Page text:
The White House has recently been trumpeting the small signs of revival in U.S. manufacturing. After shedding more than 2.2 million jobs since 2007, U.S. manufacturers have added about 330,000 jobs over the past two years.
The fledgling recovery appears to be driven by several factors:
• slightly higher labor costs in China and falling U.S. labor costs due to the recession and the new “two-tier” union wage deals that keep down wages and benefits for new hires in unionized sectors;
• cheaper U.S. energy costs, largely due to falling natural gas prices because of the rising quantities of domestic shale gas;
• higher overseas transportation costs due to continued high oil prices;
• Finally, there is probably some natural correction occurring as a result of too many companies overestimating the savings they would realize by offshoring to China.
This is an encouraging trend. Manufacturing is a highly productive, well-paid sector of the economy. There is increasing evidence that future product and process innovation depend on maintaining a robust manufacturing capability. Manufacturing companies have deep linkages throughout the economy – the typical manufacturing job produces about 1.7 spinoff jobs. And the U.S. has real advantages in some of the new manufacturing technologies. My friend Vivek Wadhwa has argued that customized manufacturing processes will reduce the competitive advantages of low-cost mass production and play to American strengths.
But manufacturing is not about to become an engine of U.S. job growth. U.S. manufacturing output still remains about 10 percent below its pre-recession peak, and employment is still nearly two million jobs below its November 2007, pre-recession level. The number of manufacturing jobs, even with the slight uptick, remains the lowest in 70 years. Even as output grows, employment is unlikely to approach anything like former levels.
There is a superb piece in this month’s Atlantic magazine that lays out more clearly than anything I’ve seen why manufacturing companies will create few jobs, even if the U.S. share of global manufacturing manages to grow. The story puts real human faces on the concept of “productivity.” It demonstrates why the growing potential for automation to replace labor as a result of computers and robotics is simply too strong to resist, and how the future will increasingly consist of machines making things rather than people making things.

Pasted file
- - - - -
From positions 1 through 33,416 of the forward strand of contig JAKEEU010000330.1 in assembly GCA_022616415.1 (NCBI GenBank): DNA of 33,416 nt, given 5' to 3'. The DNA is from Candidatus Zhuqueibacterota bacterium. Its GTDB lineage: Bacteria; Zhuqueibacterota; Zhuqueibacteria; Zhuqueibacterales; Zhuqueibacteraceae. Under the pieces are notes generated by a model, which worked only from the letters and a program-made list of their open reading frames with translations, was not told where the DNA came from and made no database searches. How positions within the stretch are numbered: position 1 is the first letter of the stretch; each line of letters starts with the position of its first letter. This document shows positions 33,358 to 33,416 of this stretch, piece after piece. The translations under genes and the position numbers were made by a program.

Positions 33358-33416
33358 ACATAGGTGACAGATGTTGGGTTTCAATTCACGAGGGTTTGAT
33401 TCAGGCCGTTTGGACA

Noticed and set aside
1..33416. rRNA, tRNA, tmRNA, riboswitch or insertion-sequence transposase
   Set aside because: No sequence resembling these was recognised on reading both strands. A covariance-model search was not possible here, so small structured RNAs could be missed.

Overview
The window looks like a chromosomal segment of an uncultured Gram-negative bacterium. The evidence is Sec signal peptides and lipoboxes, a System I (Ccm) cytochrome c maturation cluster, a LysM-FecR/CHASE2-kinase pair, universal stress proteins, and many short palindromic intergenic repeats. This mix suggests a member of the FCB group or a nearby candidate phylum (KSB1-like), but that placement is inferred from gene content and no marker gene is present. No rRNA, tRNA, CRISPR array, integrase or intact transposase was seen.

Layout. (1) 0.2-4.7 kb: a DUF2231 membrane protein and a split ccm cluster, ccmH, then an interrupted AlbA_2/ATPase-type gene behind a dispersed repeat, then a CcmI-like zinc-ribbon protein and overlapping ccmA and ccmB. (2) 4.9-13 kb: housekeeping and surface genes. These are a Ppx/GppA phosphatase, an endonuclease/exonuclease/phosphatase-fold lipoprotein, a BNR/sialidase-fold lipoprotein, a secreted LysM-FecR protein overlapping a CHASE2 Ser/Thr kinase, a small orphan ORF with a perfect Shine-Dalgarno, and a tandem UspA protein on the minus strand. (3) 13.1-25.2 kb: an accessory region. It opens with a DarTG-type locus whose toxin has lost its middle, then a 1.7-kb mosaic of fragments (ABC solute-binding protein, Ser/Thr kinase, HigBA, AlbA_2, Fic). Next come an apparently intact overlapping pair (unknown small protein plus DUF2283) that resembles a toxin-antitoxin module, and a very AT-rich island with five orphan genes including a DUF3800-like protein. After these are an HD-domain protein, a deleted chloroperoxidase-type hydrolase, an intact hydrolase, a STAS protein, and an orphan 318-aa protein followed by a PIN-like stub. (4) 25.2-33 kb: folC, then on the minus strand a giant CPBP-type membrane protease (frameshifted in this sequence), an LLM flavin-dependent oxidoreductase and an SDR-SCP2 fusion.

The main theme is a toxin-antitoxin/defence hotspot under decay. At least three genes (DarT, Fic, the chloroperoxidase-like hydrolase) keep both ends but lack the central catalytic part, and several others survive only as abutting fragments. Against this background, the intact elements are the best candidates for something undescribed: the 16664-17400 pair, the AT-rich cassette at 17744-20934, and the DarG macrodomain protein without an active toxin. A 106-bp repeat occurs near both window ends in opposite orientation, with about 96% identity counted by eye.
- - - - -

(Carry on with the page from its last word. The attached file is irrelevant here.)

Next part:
What this means is that, even as the manufacturing sector will continue to grow, the United States will need to look to other industries for robust, higher-wage job growth. My bet is on the business services sector, in fields such as engineering services, movie and software production, and telecommunications where demand for U.S. services is growing rapidly, especially in the emerging markets. Brad Jensen of Georgetown University and the Peterson Institute has laid out the case in his excellent new book. These sectors already employ twice as many people at higher average wages than in manufacturing, and job growth has been strong over the past decade. The United States runs a steadily rising trade surplus in services, compared with a deep, chronic deficit in manufacturing trade. These are sectors in which the United States, along with Europe, has a strong comparative advantage and the potential to sell much more to the world.
No one sector is going to dig the United States out of the jobs hole we currently find ourselves. But manufacturing is a particularly poor candidate.